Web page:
In this “IP Viewpoints” post, I hope to combine two Uncontroversial Premises to reach a Counterintuitive Conclusion about the role that intellectual property can play in the regulation of innovation.

First Uncontroversial Premise: IP is a useful tool for creating incentives to innovate, but too much IP protection is counterproductive.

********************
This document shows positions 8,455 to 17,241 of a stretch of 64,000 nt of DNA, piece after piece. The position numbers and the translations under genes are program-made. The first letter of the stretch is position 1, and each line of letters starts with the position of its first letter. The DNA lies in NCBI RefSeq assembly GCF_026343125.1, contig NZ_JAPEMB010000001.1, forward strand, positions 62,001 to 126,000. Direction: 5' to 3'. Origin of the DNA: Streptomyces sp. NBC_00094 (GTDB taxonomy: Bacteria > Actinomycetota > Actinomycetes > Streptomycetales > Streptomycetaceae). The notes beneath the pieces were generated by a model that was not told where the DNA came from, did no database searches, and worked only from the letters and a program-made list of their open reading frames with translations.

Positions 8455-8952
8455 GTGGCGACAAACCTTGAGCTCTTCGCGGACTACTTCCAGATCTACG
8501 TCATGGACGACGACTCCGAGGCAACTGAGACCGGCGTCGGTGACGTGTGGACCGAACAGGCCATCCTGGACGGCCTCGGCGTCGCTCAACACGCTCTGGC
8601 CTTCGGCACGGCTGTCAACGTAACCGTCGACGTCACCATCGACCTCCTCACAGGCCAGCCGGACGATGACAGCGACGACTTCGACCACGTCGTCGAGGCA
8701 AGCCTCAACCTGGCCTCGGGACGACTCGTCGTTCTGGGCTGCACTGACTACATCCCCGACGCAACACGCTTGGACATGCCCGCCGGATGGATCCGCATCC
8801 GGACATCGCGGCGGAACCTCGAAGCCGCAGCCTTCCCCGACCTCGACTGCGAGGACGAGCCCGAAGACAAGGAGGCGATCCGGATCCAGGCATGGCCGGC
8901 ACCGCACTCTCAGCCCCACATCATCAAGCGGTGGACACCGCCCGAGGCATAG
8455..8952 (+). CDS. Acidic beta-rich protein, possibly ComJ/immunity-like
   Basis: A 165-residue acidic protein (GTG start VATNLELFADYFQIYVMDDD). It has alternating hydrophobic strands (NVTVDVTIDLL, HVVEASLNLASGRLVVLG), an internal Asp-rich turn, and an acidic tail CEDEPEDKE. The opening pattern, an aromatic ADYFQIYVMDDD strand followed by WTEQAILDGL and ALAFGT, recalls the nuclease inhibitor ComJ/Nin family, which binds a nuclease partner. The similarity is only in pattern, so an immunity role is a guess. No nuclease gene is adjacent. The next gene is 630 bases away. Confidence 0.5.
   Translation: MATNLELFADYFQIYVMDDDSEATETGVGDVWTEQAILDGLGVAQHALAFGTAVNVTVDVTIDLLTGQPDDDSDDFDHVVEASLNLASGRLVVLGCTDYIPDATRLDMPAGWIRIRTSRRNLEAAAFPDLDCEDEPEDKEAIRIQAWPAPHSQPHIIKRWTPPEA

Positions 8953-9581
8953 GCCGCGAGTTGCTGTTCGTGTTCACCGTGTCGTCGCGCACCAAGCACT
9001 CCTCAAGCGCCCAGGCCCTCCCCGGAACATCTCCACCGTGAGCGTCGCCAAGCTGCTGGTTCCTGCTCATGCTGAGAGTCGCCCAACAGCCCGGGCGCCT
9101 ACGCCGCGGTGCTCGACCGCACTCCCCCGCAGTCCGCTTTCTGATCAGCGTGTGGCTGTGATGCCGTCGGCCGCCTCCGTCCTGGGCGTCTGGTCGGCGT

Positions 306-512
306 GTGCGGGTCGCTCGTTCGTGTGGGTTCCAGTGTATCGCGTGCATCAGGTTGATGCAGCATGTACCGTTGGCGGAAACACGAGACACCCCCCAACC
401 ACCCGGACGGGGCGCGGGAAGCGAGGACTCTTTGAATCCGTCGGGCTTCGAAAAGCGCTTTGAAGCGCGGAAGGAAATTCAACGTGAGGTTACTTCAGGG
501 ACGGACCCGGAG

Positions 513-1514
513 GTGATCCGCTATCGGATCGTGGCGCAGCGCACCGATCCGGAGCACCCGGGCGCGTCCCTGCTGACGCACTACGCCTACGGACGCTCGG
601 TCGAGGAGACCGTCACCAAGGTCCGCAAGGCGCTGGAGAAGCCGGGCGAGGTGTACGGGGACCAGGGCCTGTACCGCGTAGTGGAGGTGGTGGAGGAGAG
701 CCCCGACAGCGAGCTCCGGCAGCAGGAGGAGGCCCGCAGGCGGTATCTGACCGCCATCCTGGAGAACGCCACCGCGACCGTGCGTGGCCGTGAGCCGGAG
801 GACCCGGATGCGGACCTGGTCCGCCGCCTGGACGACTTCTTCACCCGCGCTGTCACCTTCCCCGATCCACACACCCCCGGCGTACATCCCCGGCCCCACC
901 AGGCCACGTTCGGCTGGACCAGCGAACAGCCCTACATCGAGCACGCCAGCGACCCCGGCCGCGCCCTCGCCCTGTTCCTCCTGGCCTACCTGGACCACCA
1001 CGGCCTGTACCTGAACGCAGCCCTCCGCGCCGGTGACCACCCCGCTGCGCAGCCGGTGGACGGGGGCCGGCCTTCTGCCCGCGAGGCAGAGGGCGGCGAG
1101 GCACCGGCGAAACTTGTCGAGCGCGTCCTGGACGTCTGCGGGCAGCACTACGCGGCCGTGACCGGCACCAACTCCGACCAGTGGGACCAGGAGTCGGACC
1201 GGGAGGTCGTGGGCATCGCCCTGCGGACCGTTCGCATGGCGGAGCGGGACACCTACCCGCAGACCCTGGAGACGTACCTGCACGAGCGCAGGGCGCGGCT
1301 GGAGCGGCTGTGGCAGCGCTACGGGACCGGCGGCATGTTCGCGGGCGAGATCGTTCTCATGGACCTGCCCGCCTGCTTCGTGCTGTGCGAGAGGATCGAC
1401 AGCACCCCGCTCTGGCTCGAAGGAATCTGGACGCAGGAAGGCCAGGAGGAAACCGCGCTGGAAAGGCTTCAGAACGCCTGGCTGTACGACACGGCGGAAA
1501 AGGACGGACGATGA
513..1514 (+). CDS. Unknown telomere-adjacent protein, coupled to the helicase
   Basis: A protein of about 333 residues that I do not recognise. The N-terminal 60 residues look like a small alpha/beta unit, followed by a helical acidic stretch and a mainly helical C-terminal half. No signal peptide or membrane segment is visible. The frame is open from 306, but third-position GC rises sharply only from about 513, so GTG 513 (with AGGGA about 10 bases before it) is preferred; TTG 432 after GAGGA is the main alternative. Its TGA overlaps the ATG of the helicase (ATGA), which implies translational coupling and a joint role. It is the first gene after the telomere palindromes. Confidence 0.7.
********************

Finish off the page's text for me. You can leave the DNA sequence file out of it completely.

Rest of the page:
Giving innovators exclusive control over certain uses of their innovations allows them to commercialize their inventiveness and creativity, and thus helps ensure a return of the resources they invest in their craft. But IP protection also brings with it certain costs – and when IP rights reach a certain level of strength, these costs overwhelm the benefits in incentive. [...]

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